Resistor R3 regulates the current passing through the piezoelectric ceramic capacitances in the circuit have reactances very much lower than the circuit
1. Dynamic mechanical strength of the ceramic
transducer. If R3 is much greater than the transducer's impedance, the voltmeter resistances. Under these conditions, the circuit reduces to the simple capacitive
2. Reduction in efficiency due to dielectric losses These equations may be simplified for the specific case of a matched
reading is proportional to the transducer's impedance. The frequency where the voltage divider circuit (see Figure 12b).
3. Reduction in efficiency due to mechanical losses transducer. Matching is the term applied to the process of adjusting the
voltmeter reading is minimized is the resonant frequency fr, and the frequency It can be seen from this circuit that the shunt load capacitance CL of wiring, cable,
4. Depolarisation of the ceramic due to electric field acoustic load so that it corresponds to the image impedance of the
where the reading is maximized is the anti-resonant frequency fa. and amplifier input does not bring about a relative loss of high frequency response
5. Depolarisation of the ceramic due to temperature rise transducer, which is treated as a bandpass filter. In this case, an inductor equal
as in the case of resistive or inductive sources shunted by capacitance loads, but
instead reduces the output at all frequencies (except very low frequencies as 6. Instability resulting from the positive feedback between dielectric losses to (see equation 15) is connected across the transducer.
discussed in the next paragraph). By the application of elementary network theory, and internal heating (factor 2 and 5)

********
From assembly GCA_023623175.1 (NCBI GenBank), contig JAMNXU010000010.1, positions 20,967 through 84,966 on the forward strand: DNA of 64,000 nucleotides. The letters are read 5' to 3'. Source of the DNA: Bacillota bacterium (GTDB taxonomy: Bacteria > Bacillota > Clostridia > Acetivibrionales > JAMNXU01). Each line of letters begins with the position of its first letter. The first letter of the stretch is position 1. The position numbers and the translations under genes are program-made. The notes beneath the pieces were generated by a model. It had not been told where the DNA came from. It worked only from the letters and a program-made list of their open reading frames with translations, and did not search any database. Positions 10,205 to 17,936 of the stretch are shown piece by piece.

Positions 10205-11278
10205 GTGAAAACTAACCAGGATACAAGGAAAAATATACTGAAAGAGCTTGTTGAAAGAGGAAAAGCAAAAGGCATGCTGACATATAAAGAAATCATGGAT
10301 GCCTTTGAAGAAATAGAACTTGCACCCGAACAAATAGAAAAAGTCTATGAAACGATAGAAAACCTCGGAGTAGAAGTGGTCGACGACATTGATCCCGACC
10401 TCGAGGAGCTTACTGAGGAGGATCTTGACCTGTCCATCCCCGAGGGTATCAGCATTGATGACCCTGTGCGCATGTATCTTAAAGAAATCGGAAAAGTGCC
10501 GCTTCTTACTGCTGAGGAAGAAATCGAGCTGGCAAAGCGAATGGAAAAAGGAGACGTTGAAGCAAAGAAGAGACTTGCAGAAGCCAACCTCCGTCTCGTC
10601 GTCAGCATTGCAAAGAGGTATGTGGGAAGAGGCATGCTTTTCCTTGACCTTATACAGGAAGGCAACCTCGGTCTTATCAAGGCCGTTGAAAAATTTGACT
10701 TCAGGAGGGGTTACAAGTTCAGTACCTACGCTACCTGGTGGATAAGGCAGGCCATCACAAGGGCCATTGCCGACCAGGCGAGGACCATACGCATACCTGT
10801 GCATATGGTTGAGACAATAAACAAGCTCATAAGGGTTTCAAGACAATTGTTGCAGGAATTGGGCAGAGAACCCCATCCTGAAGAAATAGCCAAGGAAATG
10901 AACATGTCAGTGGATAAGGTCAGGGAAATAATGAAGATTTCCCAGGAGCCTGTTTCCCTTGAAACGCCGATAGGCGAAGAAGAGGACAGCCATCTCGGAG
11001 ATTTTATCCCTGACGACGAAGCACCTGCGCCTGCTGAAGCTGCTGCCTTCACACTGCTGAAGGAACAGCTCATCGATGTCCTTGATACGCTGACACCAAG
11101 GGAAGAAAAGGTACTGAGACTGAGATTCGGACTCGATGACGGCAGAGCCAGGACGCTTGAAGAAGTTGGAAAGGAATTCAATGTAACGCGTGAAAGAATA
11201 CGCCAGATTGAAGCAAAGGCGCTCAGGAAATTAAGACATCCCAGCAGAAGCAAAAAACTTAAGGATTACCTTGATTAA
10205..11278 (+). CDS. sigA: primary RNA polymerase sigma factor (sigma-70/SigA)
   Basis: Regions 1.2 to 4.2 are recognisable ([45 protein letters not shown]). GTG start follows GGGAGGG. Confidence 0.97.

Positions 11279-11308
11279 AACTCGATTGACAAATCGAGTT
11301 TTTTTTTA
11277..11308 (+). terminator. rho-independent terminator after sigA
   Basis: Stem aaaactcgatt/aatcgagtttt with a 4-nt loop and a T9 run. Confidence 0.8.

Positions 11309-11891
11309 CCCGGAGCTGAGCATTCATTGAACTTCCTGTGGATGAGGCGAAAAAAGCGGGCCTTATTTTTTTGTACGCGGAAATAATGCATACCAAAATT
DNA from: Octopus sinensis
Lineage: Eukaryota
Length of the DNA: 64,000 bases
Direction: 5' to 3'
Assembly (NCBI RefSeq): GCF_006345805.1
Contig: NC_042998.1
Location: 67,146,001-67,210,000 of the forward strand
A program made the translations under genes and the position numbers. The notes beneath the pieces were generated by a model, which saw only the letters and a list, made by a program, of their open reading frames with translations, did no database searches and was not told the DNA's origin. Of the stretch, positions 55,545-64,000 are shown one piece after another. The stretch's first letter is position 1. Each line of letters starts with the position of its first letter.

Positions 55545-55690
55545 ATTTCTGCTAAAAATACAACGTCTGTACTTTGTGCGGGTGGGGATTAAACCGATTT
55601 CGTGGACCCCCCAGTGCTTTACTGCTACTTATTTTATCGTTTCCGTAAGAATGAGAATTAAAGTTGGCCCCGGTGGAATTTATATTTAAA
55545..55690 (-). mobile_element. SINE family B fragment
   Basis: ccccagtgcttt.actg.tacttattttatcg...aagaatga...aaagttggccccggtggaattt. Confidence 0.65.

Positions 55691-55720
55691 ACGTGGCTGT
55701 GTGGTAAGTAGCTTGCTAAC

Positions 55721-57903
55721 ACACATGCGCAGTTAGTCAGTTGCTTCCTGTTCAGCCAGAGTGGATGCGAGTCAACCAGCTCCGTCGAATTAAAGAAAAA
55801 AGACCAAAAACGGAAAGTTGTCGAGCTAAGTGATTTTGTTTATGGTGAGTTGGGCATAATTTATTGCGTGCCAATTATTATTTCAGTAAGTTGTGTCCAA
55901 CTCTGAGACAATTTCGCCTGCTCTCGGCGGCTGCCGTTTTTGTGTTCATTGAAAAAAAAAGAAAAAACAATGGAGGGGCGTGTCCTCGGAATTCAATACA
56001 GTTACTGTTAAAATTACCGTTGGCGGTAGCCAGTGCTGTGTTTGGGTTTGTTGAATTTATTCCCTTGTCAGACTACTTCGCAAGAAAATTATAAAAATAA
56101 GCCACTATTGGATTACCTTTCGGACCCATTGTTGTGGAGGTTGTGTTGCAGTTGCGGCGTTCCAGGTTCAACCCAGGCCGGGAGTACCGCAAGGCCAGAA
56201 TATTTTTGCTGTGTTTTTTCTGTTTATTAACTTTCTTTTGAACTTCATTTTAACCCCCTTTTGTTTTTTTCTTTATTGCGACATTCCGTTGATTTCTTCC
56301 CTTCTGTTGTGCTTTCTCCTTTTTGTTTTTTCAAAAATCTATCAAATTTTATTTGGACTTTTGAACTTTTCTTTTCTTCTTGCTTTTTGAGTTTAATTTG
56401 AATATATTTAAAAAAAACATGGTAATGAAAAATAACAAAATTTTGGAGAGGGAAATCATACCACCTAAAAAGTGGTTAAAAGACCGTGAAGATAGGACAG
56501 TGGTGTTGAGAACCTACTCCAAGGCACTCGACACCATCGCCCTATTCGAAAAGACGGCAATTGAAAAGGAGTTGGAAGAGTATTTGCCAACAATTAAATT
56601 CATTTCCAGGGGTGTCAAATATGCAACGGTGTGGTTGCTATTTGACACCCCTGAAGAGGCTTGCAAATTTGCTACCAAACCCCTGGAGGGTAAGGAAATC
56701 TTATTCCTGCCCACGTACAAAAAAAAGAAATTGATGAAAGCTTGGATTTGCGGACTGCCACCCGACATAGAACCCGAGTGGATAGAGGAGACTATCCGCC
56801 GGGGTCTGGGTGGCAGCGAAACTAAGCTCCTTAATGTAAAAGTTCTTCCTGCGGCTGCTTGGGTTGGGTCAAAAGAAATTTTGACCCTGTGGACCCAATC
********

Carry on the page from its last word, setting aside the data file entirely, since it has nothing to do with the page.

the basic circuit can be reduced to the equivalent circuit of figure 12c, which is
In practice, power limitations are imposed by factors 2 and 5 and the feedback
useful for analysing the low frequency response. From this it can be seen that when
the combined reactance of the piezoelectric and circuit capacitances in parallel between them (factor 6), depending on the composition of the ceramic. Factors
approaches the combined resistance, the low frequency response begins to fall off. 1, 3 and 4 may be neglected. Factor 1 may be reduced through mechanical bias
This is analogous to the situation existing in conventional RC-coupled amplifiers. in sonar, ultrasonic, and other similar applications. Factor 3 may be generally
The impedance of the driving electric generator is set equal to the image
disregarded, since mechanical losses are negligible compared to dielectric losses.
NON-RESONANT ELECTRICALLY DRIVEN DEVICES impedance in order to maximise the transducer bandwidth, where the
In the case of non-resonant piezoelectric devices, which are electrically driven, In the case of factor 4, the electric field necessary to cause sufficient depolarisation generator resistance, RG and the mechanical load impedance, RT, are given
the electrical impedance of the device may, for most practical purposes, be will create extremely undesirable operating conditions with very high dielectric in equation 16; the bandwidth is given by equation 17; and the acoustic
considered to be purely capacitive. For all frequencies well below the first losses, resulting in low efficiency. power and efficiency are given by equation 18.
mechanical resonance of the device, the electromechanical relationships are
such that the displacement of the piezoelectric element from its normal position, A transducer may be efficiency-limited, temperature-limited, or dynamic-strength
Figure 11: Resonant frequency method using constant current. at any instant, is directly proportional to the electric charge applied at that instant. limited. Dynamic strength is significant only when a transducer is not mechanically
biased and the ceramic has a high mechanical quality factor Qm. A low frequency,
RESONANT DEVICES low duty transducer is efficiency-limited. A high frequency continuous duty